Junior Scholar Intensive Training (JSIT)
Retirement and Disability Research Summer Workshop - Accepting Applications for 2023 Cohort Now !
About the Workshop: Howard University’s Center on Race and Wealth (CRW) and the Center for Financial Security (CFS) at the University of Wisconsin–Madison annually conduct the Junior Scholar Intensive Training (JSIT) Summer Workshop. This week-long workshop, held at the University of Wisconsin-Madison, brings together PhD students, newly graduated PhD researchers, and junior faculty who are interested in topics related to disability and retirement research in the United States. The goal of JSIT is to provide emerging scholars with training to develop research ideas and with mentoring to write an initial research proposal. The research proposals that scholars develop through JSIT may be eligible for small grants or other support. JSIT is supported by the Social Security Administration Retirement and Disability Research Consortium.
This interdisciplinary training was led by faculty from the University of Wisconsin-Madison and other institutions. This interactive workshop included group and individual work, as well as seminar style presentations. Each participant received access to a mentor and support to develop a research proposal over the course of the week. Workshop topics included:
- Strategies for formulating research questions and hypotheses
- Working with data sets
- Communicating and translating research
- How to get the most out of a mentor relationship
- Grant writing basics
About JSIT Mentoring
Mentoring is key component to the JSIT program. While most concentrated during the summer months, mentoring is provided year round. Each scholar is paired with their main JSIT mentor who guides the scholar through their proposal development process, which is bookended by scholar presentations at the summer and fall workshops. Prior JSIT mentors have been:
- Fenaba Addo , Consumer Science, UW-Madison
- Marah Curtis , School of Social Work, UW–Madison
- Manasi Deshpande , Economics, University of Chicago
- Bradley Hardy , Public Administration and Policy, American University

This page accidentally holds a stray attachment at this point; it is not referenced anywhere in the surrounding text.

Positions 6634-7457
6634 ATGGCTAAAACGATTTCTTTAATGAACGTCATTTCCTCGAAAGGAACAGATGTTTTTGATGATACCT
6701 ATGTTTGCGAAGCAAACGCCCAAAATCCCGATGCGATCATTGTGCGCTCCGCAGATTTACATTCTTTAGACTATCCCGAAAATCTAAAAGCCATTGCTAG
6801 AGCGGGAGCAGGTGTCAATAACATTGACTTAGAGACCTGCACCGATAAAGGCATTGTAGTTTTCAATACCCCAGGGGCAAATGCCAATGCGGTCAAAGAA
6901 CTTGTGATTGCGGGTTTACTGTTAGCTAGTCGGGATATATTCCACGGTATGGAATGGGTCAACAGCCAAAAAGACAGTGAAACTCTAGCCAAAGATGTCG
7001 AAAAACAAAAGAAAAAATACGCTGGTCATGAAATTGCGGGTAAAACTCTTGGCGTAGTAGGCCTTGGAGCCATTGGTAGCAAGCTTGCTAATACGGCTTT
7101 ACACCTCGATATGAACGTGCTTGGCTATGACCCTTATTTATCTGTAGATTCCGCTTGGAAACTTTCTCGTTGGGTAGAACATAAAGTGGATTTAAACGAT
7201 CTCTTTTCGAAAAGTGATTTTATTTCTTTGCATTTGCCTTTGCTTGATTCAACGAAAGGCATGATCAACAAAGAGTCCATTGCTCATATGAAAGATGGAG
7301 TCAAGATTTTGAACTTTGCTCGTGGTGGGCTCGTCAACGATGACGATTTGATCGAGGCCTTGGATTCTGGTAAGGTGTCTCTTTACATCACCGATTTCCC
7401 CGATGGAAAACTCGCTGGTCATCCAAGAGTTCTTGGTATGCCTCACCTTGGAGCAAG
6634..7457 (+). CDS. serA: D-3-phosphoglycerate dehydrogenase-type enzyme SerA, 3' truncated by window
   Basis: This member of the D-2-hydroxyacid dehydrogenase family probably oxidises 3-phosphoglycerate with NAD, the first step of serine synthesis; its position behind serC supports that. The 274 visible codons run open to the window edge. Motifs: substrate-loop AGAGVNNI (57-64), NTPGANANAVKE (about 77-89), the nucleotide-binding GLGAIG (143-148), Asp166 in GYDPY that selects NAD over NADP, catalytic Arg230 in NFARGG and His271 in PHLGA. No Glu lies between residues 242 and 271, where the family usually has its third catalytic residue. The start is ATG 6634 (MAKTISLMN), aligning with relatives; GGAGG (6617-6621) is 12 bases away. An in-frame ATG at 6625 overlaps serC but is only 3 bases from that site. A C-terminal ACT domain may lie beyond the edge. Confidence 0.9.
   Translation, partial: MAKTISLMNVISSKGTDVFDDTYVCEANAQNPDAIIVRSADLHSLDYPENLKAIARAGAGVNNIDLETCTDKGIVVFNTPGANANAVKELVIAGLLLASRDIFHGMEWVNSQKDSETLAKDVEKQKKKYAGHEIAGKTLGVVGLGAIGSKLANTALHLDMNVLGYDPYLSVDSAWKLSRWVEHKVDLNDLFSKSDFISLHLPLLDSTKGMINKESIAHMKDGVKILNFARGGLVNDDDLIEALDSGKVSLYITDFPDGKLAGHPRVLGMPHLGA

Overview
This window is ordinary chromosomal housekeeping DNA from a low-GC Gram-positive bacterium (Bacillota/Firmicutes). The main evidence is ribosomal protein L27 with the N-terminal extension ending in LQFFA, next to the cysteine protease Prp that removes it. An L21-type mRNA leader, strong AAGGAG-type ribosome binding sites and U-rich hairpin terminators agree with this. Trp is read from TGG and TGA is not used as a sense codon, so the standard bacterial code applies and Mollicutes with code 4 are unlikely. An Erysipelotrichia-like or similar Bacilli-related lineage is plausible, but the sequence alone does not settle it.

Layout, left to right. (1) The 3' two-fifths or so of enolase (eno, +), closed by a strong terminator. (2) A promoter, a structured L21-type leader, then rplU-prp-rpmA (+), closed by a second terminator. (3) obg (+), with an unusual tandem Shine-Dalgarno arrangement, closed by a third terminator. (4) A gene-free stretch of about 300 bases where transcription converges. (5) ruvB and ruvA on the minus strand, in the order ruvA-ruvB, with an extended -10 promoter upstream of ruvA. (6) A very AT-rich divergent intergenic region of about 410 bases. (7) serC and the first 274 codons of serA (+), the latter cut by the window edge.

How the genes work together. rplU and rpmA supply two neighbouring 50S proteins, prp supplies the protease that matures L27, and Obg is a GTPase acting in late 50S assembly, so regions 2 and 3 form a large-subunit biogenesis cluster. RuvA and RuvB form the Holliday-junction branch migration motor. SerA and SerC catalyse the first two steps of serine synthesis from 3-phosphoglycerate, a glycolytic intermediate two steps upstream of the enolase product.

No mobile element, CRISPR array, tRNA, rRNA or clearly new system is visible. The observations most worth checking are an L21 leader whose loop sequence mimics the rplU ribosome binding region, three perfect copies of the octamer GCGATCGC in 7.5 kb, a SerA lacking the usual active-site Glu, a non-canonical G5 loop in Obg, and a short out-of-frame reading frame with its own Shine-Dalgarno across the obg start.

- Damon Jones , Harris School of Public Policy, University of Chicago
- Victoria Perez , School of Public and Environmental Affairs, Indiana University
Further, JSIT scholars have received mentoring from CFS faculty mentors:
- J. Michael Collins , Consumer & Personal Finance, UW-Madison
- Carly Urban , Economics, Montana State University
- Sarah Halpern-Meekin , Human Development and Family Studies, UW-Madison
- Justin Sydnor , Risk Management & Insurance, UW-Madison
About CRW: The mission of the Center on Race and Wealth is to enrich research, dialogue, and policy formation related to asset building, wealth accumulation, racial wealth disparities, racial disparities in law enforcement, poverty, and inequality. To carry out this mission, the Center enlists a team of experienced researchers at universities across the country to initiate and conduct rigorous original studies on these critical issues. The target audiences for this work include policymakers, advocacy groups, and the broader public. The work of these academic researchers is supported by research assistants from the Ph.D. economics program at Howard University. The Center’s location in an economics department and in Washington, DC uniquely positions it to bring together economists and public policy professionals to address central issues facing the nation.
About CFS: CFS is a multidisciplinary research center that conducts applied research in household finance, consumer behavior and financial security over the life course with an emphasis on informing policy and practice with evidence-based strategies. As a designated center within the Social Security Administration Retirement and Disability Research Consortium, CFS oversees research, dissemination, and training programs, which develop evidence that assist policymakers, the public, and the media in understanding issues in Social Security, retirement, and disability policy, especially related to economically vulnerable populations.